Allergies already bothering you? Thank NJ’s mild winter
🌤 Mold spores are the main trigger right now
🌤 Spring allergy season will likely start sooner than usual
🌤 No snow may result in lower pollen counts
You're not delusional. Yes, you may be suffering from allergies in February.
Not only is this relatively mild winter setting the stage for a calm start to allergy season next month, it's sending false signals to nature that are producing some irritants right now, triggering New Jersey's more sensitive allergy sufferers.
"It's not predominantly pollen, its predominantly mold spores," Dr. Leonard Bielory, professor of medicine, allergy, immunology, ophthalmology at the Hackensack Meridian School of Medicine, told New Jersey 101.5.
The rather mild weather New Jersey's seen over the past couple of weeks, Bielory said, has led to a false sense of the start of spring outdoors. Mold spores grow when there's a warm spell, and they release during a cold snap.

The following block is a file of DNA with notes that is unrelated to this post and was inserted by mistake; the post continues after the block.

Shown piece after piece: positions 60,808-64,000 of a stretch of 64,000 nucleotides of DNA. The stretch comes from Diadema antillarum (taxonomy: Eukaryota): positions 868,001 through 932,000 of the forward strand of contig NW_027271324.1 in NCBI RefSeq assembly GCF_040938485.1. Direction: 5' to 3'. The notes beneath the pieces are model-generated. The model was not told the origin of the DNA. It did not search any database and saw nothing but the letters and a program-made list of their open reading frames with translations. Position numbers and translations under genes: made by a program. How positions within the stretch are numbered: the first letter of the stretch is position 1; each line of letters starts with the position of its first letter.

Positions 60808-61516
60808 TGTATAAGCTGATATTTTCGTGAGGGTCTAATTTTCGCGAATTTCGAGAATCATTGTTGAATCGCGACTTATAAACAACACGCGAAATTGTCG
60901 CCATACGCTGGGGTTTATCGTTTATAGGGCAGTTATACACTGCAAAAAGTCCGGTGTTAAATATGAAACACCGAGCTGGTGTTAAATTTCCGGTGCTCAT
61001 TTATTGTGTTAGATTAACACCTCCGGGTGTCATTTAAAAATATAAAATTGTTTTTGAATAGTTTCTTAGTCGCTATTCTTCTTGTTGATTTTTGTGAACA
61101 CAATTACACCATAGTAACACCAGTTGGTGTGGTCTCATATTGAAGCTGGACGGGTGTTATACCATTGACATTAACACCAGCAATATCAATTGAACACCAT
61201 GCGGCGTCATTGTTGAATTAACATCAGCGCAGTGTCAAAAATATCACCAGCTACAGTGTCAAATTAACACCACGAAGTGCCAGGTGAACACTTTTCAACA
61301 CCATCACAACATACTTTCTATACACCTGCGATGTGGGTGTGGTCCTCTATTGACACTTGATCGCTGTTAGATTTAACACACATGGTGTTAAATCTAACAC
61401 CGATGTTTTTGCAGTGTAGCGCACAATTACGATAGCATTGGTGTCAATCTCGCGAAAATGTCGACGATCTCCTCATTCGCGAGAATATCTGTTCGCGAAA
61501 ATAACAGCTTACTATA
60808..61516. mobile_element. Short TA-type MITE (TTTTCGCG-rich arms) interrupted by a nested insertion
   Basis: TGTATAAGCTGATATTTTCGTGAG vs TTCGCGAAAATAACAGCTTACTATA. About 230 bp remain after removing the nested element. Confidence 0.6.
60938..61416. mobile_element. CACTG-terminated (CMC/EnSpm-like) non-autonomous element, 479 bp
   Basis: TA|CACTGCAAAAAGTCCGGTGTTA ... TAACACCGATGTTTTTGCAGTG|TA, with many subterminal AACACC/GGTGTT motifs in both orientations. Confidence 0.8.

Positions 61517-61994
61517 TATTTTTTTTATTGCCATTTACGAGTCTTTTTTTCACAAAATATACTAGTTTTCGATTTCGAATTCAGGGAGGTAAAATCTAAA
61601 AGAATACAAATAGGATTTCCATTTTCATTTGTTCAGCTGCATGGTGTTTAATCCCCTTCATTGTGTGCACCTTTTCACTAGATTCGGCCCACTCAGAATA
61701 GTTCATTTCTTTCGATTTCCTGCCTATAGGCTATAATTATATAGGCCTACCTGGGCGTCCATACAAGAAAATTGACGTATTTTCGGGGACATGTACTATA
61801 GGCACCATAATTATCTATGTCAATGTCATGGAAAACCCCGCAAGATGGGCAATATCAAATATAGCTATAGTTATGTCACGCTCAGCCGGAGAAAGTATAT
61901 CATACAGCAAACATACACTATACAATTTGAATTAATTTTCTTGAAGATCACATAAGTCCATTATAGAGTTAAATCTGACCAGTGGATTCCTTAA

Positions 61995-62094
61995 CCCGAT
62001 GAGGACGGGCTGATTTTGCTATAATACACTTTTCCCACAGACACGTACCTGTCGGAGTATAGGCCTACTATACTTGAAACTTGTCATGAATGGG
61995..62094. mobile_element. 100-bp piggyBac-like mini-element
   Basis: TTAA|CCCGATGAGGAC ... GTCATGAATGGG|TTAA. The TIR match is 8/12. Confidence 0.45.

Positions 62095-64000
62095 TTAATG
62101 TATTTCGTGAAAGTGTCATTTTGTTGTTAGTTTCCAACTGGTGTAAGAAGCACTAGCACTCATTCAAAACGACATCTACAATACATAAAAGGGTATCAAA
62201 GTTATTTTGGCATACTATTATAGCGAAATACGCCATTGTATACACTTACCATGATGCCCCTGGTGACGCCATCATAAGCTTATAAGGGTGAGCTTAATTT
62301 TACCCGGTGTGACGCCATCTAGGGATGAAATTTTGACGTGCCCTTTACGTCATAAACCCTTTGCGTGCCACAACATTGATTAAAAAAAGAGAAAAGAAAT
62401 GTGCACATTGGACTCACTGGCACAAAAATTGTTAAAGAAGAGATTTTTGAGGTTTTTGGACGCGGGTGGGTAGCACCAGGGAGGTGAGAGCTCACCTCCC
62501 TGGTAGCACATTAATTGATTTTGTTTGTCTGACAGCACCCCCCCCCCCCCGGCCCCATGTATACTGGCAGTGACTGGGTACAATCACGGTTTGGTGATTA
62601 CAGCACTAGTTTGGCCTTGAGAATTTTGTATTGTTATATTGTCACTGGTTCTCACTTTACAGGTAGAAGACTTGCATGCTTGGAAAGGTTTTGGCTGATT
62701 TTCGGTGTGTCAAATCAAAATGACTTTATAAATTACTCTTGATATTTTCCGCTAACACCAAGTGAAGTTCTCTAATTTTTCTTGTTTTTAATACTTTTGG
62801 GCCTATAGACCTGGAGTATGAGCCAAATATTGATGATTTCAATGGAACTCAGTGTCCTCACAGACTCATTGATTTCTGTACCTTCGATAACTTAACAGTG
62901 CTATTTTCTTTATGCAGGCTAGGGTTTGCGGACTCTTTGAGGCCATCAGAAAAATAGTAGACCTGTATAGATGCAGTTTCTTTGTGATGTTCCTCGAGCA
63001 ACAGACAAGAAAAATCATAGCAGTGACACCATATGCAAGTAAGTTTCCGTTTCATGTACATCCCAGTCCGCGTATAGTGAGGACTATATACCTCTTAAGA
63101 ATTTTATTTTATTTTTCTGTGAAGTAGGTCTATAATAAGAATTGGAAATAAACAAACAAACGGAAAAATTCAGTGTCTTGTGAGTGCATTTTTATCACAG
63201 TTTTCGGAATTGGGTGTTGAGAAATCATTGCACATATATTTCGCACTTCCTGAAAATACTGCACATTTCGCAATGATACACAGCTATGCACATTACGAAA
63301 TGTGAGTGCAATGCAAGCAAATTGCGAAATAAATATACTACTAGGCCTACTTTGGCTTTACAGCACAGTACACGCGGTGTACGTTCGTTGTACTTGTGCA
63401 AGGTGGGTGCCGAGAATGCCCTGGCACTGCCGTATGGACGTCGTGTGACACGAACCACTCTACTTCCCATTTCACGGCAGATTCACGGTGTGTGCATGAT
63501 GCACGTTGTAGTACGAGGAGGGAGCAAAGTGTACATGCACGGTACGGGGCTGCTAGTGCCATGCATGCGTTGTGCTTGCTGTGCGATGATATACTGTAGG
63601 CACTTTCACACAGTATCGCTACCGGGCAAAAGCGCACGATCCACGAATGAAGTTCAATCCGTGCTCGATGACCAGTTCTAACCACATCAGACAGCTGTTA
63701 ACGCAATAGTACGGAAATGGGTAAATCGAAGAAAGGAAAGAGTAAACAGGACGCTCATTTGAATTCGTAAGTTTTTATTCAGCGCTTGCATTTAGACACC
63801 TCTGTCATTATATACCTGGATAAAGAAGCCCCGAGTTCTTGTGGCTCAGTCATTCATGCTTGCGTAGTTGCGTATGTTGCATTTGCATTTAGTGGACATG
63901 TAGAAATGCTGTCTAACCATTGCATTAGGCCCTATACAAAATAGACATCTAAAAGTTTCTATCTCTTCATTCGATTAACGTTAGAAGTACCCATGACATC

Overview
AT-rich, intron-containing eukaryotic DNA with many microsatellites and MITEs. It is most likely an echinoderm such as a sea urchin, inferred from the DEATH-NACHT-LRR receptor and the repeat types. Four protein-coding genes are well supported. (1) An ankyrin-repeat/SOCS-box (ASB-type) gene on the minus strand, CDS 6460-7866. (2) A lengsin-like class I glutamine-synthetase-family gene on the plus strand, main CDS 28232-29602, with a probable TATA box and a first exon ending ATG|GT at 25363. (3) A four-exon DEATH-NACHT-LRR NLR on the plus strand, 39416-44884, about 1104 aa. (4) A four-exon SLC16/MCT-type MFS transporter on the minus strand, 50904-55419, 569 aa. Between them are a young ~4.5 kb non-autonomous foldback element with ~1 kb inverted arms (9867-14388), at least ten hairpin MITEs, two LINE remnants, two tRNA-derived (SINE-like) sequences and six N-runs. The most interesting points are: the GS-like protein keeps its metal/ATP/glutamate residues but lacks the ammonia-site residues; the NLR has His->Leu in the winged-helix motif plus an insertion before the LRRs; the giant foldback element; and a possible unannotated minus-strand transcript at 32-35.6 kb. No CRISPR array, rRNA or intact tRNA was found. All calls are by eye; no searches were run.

"There are some individuals, let's say 10% of the population that has allergies, that will start to feel something at this point in time, due to the warm sprint that we've had the past two weeks," Bielory said.
When do spring allergies begin?
Contrary to popular belief, less winter precipitation typically equates to a calmer start to spring allergies. New Jersey has seen virtually no significant snowfall since winter began.
But the warm-cold tug of war we've seen is likely to lead to an early start to tree pollen season, according to Bielory.
Tree pollen from elm, cedar, and maple typically starts to irk New Jerseyans around March 15 each year.
"Quite honestly, based upon what we're seeing now, I would expect that we will start seeing it maybe a week or two earlier," Bielory said.
Bielory predicts a "smooth start" to spring allergies in the Garden State. But things can pick up as spring rolls on and rain showers fall.
By the middle of May, birch and oak trees, which have a strong presence in New Jersey, will be impacting allergy sufferers. Grass pollen makes its presence known from May into June.